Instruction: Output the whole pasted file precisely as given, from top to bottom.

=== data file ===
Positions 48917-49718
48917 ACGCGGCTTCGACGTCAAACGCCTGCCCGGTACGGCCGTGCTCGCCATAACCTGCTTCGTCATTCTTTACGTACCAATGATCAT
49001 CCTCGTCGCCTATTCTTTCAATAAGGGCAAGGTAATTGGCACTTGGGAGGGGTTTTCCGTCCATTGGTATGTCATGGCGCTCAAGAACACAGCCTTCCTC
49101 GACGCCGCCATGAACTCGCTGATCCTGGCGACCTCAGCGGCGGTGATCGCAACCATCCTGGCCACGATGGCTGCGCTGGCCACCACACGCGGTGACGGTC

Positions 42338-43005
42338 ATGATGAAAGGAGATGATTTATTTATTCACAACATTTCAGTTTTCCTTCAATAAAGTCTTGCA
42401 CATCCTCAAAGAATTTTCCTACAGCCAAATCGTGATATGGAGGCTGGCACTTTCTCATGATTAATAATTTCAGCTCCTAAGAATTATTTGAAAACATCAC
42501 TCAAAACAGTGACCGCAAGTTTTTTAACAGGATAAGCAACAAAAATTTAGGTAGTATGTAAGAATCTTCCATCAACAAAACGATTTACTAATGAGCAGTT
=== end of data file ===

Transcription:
Positions 48917-49718
48917 ACGCGGCTTCGACGTCAAACGCCTGCCCGGTACGGCCGTGCTCGCCATAACCTGCTTCGTCATTCTTTACGTACCAATGATCAT
49001 CCTCGTCGCCTATTCTTTCAATAAGGGCAAGGTAATTGGCACTTGGGAGGGGTTTTCCGTCCATTGGTATGTCATGGCGCTCAAGAACACAGCCTTCCTC
49101 GACGCCGCCATGAACTCGCTGATCCTGGCGACCTCAGCGGCGGTGATCGCAACCATCCTGGCCACGATGGCTGCGCTGGCCACCACACGCGGTGACGGTC

Positions 42338-43005
42338 ATGATGAAAGGAGATGATTTATTTATTCACAACATTTCAGTTTTCCTTCAATAAAGTCTTGCA
42401 CATCCTCAAAGAATTTTCCTACAGCCAAATCGTGATATGGAGGCTGGCACTTTCTCATGATTAATAATTTCAGCTCCTAAGAATTATTTGAAAACATCAC
42501 TCAAAACAGTGACCGCAAGTTTTTTAACAGGATAAGCAACAAAAATTTAGGTAGTATGTAAGAATCTTCCATCAACAAAACGATTTACTAATGAGCAGTT